Landscape Services relocates trees ahead of construction projects

Landscape Services relocates trees ahead of construction projects

A Table Rock sugar maple is put into place in the greenspace west of Selleck Hall on UNL's City Campus on March 26. The tree was one of nearly 20 recently moved due to campus construction projects.
Troy Fedderson | University Communications
A Table Rock sugar maple is put into place in the greenspace west of Selleck Hall on UNL's City Campus on March 26. The tree was one of nearly 20 recently moved due to campus construction projects.

Nearly 20 of UNL’s unique and historically significant trees are putting down roots in new locations across City and East campuses.

The arbor shift, which started in January and peaked during spring break, is part of an effort to relocate trees that meet certain criteria — ranging from uniqueness to size — away from campus construction zones.

“Moving trees always feels better than cutting them down,” said Eileen Bergt, assistant director of landscape services. “This is something we try to do whenever possible as it allows us to preserve some of UNL’s more important trees and enhance the campus landscape.”

Memorial trees — those planted in honor of individuals with UNL ties — are relocated whenever possible. Other factors that determine if a move is possible include the type of tree, size, uniqueness, history, overall value and time of year.

“We primarily try to only move trees in early spring and late fall,” Bergt said. “We will move them at other times if conditions allow. The important part is limiting the amount of stress you put on a tree.”

Weather conditions allowed a linden tree planted in memory of Ray Coffey to be moved out of the Love Library construction zone and into the nearby Donaldson Garden.

Other relocated trees — like four Table Rock sugar maples moved during spring break from the new College of Business Administration construction site to the greenspace west of Selleck Hall — have historical and research importance.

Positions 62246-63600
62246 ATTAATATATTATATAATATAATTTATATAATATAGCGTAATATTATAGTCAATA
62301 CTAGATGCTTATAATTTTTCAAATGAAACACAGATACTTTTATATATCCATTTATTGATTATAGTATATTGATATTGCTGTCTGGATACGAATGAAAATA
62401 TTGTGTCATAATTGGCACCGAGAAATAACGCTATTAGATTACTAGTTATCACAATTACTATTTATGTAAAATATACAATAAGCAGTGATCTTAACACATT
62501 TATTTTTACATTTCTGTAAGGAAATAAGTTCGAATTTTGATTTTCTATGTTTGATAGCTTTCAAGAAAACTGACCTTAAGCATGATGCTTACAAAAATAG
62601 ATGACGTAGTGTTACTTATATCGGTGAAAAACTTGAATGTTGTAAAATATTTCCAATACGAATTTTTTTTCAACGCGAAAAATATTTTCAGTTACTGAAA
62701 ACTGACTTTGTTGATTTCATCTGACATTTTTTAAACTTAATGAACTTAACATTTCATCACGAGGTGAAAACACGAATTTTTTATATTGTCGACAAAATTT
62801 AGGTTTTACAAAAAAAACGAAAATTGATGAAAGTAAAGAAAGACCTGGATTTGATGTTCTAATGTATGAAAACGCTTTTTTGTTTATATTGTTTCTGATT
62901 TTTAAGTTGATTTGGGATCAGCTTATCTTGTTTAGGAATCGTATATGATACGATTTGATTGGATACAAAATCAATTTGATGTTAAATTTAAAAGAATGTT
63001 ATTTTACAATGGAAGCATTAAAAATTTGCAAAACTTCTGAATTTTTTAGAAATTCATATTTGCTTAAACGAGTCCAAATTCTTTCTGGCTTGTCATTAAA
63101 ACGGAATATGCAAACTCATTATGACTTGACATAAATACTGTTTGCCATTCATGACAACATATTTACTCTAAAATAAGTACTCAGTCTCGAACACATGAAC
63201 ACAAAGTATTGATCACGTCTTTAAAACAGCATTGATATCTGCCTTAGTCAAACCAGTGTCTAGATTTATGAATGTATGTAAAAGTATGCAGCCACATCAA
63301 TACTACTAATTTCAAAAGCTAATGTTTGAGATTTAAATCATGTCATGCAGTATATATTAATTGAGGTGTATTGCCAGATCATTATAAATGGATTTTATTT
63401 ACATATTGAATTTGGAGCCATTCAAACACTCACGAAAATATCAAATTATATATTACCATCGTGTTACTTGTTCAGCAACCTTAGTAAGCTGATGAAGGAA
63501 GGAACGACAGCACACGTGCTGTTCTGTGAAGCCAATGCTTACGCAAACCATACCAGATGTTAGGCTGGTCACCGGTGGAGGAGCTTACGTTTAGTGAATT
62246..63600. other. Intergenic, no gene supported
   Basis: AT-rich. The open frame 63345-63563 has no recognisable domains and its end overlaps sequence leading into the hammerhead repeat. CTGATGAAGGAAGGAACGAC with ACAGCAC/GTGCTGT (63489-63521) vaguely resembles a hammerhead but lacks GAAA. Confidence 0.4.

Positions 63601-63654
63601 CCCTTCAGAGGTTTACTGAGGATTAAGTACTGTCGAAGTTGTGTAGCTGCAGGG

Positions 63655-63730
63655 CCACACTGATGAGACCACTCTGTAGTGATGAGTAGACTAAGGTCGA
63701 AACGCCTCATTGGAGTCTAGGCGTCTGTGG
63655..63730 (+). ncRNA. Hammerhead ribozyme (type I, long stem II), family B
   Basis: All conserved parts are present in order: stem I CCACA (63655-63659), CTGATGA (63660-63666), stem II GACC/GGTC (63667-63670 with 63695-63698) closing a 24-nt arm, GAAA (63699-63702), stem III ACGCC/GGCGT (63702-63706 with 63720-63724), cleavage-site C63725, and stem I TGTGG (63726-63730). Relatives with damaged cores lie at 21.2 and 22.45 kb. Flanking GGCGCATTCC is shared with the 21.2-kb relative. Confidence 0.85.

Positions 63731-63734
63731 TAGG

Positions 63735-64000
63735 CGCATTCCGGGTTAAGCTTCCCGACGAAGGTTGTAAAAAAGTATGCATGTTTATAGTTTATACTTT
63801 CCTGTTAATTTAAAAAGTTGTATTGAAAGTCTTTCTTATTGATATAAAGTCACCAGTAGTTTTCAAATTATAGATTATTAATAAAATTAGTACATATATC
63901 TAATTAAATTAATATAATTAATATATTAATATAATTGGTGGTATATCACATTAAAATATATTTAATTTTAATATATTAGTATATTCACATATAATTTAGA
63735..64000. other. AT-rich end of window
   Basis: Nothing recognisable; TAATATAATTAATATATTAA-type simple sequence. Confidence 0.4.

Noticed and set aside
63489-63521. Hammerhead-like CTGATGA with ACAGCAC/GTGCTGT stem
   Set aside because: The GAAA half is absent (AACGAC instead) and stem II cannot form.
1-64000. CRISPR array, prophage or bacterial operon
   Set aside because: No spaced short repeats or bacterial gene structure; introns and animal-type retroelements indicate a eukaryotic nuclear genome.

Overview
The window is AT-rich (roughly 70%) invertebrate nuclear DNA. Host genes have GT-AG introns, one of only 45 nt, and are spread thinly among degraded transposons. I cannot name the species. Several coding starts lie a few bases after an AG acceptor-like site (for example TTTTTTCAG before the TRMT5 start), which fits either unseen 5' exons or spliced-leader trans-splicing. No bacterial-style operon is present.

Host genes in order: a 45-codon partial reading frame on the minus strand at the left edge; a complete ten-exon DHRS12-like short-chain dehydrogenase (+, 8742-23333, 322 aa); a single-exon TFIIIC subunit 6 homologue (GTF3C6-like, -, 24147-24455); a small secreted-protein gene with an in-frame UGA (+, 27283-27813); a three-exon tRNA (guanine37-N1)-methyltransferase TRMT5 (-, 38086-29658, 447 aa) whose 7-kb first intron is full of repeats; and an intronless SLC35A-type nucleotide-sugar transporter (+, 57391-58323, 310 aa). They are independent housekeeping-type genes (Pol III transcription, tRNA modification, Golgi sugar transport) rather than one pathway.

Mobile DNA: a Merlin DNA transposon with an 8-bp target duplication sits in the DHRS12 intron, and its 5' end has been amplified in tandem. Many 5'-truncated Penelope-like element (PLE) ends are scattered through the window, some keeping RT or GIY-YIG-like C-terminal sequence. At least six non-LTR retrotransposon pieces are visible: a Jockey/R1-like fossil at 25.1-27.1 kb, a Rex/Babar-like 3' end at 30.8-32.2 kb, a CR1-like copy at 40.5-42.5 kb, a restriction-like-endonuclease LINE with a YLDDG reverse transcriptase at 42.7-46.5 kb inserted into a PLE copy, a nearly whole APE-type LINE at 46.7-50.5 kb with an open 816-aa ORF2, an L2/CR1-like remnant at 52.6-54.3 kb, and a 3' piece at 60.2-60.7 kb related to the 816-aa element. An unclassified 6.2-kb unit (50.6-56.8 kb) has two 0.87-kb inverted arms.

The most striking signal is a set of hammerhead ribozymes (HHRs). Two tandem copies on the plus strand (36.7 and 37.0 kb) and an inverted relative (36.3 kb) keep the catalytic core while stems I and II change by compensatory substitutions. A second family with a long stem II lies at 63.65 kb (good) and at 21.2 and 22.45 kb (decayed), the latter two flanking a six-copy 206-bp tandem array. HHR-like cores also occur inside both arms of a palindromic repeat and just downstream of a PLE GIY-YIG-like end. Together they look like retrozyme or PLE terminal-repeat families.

“These are drought tolerant maple trees — which are very unique — discovered near Table Rock, Nebraska, by retired horticulture professor Bill Gustafson,” Ballard said. “He harvested seeds from those trees and grew them in the research fields on East Campus.”

Ballard learned about the variety while taking a tree propagation course taught by Gustafson in 2003.

“We talked and ended up planting many of the trees he grew on City and East campuses,” Ballard said.

Landscape Services rented a 90-inch tree spade from Hampton Construction for $300 to move the four Table Rock sugar maples on City Campus. Measuring at nearly 6 inches in diameter, the trees were among the largest recently relocated.

“Maples are fairly resilient and easy to move,” Ballard said. “Still, it will take these trees four or five years before they really start growing again. They’ll use that time to reestablish roots.”

Bergt said the extra effort spent to relocate the trees is worth that wait.

“Quite often, new construction on campus results in the removal of trees,” Bergt said. “For this CBA project, we’ve been able to work with the architects and save six large trees that will be a part of campus for generations to come.”

Laurence Ballard inspects the placement of a 90-inch tree spade before a Tablerock sugar maple is removed from the ground east of the new College of Business Administration building construction site on March 26.